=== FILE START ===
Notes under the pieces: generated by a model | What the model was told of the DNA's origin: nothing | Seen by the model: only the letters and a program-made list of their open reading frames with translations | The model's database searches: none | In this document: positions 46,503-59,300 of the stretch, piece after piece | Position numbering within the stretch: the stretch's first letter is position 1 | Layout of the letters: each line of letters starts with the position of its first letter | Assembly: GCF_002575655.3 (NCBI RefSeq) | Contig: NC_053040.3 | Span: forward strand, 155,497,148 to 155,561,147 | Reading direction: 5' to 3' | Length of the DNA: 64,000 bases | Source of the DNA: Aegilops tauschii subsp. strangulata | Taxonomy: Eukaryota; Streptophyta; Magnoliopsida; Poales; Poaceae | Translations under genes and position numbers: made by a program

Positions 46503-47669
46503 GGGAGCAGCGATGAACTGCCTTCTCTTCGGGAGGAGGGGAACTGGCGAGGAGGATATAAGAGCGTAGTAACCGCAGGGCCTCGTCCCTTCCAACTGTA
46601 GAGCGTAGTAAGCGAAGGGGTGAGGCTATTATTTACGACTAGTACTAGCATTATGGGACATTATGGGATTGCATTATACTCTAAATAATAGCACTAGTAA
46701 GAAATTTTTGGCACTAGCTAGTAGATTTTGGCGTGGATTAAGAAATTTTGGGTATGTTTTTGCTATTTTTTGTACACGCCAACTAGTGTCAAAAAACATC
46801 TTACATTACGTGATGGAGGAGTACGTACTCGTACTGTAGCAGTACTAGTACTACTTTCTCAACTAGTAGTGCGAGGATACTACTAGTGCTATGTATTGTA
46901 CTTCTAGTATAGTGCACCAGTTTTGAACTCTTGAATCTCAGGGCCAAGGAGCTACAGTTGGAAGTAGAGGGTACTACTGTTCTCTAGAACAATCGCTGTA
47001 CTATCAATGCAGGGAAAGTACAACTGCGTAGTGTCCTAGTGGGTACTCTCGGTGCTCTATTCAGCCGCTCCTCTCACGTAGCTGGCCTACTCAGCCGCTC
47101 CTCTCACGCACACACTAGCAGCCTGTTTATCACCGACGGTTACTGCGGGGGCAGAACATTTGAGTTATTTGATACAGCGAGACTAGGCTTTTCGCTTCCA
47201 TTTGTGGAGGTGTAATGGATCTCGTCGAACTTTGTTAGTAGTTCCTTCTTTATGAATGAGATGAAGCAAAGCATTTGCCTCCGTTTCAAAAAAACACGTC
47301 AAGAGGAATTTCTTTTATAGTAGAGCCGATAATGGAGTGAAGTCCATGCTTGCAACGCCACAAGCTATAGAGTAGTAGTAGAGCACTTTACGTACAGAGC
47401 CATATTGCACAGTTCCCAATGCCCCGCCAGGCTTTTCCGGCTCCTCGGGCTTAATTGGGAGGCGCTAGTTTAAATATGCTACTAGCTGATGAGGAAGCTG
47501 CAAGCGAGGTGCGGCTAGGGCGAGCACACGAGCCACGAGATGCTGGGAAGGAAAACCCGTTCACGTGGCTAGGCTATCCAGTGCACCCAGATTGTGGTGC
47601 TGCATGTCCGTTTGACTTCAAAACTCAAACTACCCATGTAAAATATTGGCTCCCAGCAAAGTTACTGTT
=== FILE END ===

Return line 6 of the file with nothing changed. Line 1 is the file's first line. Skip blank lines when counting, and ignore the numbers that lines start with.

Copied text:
46801 TTACATTACGTGATGGAGGAGTACGTACTCGTACTGTAGCAGTACTAGTACTACTTTCTCAACTAGTAGTGCGAGGATACTACTAGTGCTATGTATTGTA